How to Help Rebuild Your Credit
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Key points about: rebuilding credit
Rebuilding credit takes time and there’s no set time period to rebuild your credit, as there are many factors to consider.
Usually, the first step to rebuild credit is to request your credit report and assess your credit history.
Making on-time payments is one of the most important factors in rebuilding credit.
Whether you want to buy a home, get a student loan, apply for a credit card, or even apply for a new job, having solid credit is important.
Simple choices, like paying bills on time and diversifying your accounts, can help you rebuild your credit no matter what shape it’s in. In particular, a secured credit card can help rebuild your credit with responsible use.
Follow these steps to get back on track.
5 steps to rebuild your credit
It’s all too easy to toss bills aside and ignore your debt problems. But the first (and most important) step to financial responsibility is facing the facts. Request your free annual credit report online from the three major credit bureaus (you’re entitled by law to one per year from each credit reporting agency, according to the Federal Trade Commission). Compare the reports, your credit scores, and note any discrepancies or errors.
Once you’ve identified all your open lines of credit, determine your credit utilization ratio on each card. To do this, take your current credit card balance and divide it by your credit limit, then multiply that number by 100. If you owe $1,000 on a card with a $10,000 credit limit, your credit utilization ratio is 10%.
High credit utilization ratios may have a negative impact on your credit score. You might consider the goal to have under 25% utilization on every line of credit in your name. If one of your credit lines has a 90% utilization rate and others are much lower, you could focus on paying down the one with a high utilization rate first (assuming all lines have a similar interest rate).
Sometimes past mistakes can keep you from being approved for regular credit cards. In this instance, you can consider a secured credit card. If you’re approved for a secured credit card, you deposit an amount of money up front as a form of collateral to the lender. As you use the card and make regular, on-time payments each month, you can build credit with responsible use. When choosing a secured credit card, be sure the company reports to each of the major credit bureaus.
Payment history is an important factor in building credit, so do your very best to not miss payments on any existing or new debt. Utilize your lender’s online reminders and consider setting up automatic payments if you have a set amount budgeted for debt repayment each month.
If you’re in a real bind with making a payment, make sure to make at least the minimum payment due, or contact your financial institution and talk with them about other options. While it’s important to not miss payments, avoid borrowing from high-interest lenders as this may ultimately compound your debt problems rather than resolving them.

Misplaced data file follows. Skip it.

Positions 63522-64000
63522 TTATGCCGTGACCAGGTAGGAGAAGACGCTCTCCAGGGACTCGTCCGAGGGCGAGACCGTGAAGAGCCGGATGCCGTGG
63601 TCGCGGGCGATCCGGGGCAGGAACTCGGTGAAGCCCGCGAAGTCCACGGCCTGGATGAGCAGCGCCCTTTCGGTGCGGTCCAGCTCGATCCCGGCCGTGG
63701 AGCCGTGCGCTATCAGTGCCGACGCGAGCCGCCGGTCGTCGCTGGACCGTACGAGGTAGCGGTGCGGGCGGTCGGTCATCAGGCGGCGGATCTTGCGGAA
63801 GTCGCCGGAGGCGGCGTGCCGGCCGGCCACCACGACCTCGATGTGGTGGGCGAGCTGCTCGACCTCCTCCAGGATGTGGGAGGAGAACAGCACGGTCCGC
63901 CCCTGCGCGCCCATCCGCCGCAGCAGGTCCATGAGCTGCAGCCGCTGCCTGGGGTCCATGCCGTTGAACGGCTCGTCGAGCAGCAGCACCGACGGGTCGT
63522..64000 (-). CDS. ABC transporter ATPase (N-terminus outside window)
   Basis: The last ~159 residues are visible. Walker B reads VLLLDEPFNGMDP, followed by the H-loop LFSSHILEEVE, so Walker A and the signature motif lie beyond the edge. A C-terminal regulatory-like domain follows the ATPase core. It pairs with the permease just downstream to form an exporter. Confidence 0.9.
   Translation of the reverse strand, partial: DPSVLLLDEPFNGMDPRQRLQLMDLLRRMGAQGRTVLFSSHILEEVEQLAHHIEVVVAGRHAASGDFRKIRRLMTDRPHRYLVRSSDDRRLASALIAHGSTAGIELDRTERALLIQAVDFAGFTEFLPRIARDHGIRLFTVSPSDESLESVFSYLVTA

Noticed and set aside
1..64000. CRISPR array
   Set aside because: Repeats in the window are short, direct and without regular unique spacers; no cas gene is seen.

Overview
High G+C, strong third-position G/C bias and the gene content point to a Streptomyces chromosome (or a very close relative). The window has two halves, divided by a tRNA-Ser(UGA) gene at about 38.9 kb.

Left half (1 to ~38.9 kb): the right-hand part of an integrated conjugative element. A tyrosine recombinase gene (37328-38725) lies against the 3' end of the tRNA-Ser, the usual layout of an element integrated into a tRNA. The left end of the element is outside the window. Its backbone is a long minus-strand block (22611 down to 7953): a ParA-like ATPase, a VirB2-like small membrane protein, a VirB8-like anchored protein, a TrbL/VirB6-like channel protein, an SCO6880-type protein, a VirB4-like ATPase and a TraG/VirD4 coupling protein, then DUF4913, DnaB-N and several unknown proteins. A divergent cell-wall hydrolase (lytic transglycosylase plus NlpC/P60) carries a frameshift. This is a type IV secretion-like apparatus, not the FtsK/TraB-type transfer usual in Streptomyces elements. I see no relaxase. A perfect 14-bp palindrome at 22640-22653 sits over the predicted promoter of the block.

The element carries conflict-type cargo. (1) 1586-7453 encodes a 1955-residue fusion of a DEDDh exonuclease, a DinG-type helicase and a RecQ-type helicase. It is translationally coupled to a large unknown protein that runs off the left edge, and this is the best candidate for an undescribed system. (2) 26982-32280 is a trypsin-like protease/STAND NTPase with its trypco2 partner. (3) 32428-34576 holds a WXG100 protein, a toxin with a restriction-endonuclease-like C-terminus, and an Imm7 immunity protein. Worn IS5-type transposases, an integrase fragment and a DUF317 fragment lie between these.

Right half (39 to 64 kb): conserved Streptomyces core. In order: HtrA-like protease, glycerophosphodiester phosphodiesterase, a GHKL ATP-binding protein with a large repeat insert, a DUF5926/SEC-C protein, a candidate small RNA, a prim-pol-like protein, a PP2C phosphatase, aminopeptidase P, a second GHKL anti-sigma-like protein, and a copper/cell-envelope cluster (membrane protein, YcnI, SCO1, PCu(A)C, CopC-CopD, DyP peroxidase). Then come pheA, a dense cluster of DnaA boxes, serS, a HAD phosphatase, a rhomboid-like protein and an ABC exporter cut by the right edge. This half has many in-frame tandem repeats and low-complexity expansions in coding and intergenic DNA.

Understand that finally paying off a debt does not remove the payment history from your credit record. When you pay off a debt, keeping the credit line open can demonstrate long-term responsible use (but maybe stash the card in a drawer if you don’t want to use it).
Once you’ve gotten a handle on responsible spending habits and given your credit score a boost, consider diversifying your credit accounts. Switch or “graduate” from a secured to an unsecured credit card, or apply for a new type of credit, like a car loan, if you need one. Demonstrating your ability to manage different types of credit can help you rebuild your credit.
That said, avoid opening multiple lines of credit all at the same time. Each time you apply for a line of credit, it creates a “new credit inquiry” on your credit file, and too many of these in a short period can have a negative impact. Keep this in mind, for example, if in a short period of time you want to open multiple store credit cards at places you shop frequently. responsible use1
How to rebuild credit with responsible use1 of the Discover it® Secured Credit Card
Adding a new line of credit can help you rebuild your credit history. Using the Discover pre-qualification application can let you see pre-approval offers you may qualify for without affecting your credit score2
Did you know?
If you prefer the ease of using a secured credit card, you can apply directly for the Discover it® Secured Card. If you can make on-time payments with a secured credit card, you can build credit with responsible use.1 Unlike some secured credit cards, the Discover it® Secured Card allows you to earn cash back rewards from every purchase you make on the card.
How long does it take to rebuild credit?
There’s no set period of time that it takes to rebuild your credit, as various factors contribute to your credit history.
If you’re able to review your free credit report and identify any errors made by the credit bureau, reporting those errors to the credit bureau to correct them may impact your credit history.
If you’ve been a victim of identity theft or fraud, you may find that fraudulent charges (and non-payment of those charges) are the problem with your credit history. Resolving fraudulent charges with both your credit card issuer and the credit bureau that is showing the erroneous charge can help them get removed from your credit report.
Rebuilding your credit takes time and dedication. Whatever your situation, the best time to start working on building good credit is now. By focusing on establishing a reliable history of on-time payments or by using new credit cards to increase your credit mix, you can take the steps to rebuild your credit and make your financial goals a reality.
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